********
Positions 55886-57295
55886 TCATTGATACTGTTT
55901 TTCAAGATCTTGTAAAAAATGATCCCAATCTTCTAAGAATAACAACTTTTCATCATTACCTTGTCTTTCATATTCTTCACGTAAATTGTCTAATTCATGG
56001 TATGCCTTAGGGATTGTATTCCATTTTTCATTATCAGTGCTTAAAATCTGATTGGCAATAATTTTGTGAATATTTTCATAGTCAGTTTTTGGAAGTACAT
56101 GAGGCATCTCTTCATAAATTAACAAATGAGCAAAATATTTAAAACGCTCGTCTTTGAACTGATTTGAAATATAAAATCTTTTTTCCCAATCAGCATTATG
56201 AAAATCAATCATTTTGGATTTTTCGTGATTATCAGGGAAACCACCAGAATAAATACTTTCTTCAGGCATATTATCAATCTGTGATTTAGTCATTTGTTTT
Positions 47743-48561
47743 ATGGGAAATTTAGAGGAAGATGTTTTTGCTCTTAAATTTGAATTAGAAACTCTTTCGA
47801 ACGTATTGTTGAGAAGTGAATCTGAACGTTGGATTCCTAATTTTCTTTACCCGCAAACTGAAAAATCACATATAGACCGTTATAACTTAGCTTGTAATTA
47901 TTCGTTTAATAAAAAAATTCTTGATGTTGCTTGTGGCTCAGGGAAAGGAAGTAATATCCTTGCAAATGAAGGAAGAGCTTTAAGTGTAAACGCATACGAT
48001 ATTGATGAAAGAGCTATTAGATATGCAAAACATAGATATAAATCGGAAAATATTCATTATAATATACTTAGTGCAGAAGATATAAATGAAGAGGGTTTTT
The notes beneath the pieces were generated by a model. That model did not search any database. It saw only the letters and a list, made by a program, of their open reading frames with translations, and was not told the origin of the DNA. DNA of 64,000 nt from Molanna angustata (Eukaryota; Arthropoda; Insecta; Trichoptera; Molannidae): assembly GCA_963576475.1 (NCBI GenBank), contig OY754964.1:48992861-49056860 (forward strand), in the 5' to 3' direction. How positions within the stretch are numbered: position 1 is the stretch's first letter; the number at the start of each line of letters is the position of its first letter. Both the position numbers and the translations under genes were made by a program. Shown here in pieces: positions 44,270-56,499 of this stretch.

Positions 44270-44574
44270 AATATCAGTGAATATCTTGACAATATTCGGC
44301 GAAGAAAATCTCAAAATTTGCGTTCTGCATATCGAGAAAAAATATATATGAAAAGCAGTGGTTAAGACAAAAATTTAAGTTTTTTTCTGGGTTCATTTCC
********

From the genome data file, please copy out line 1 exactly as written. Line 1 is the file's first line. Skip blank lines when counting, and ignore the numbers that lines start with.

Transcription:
Positions 55886-57295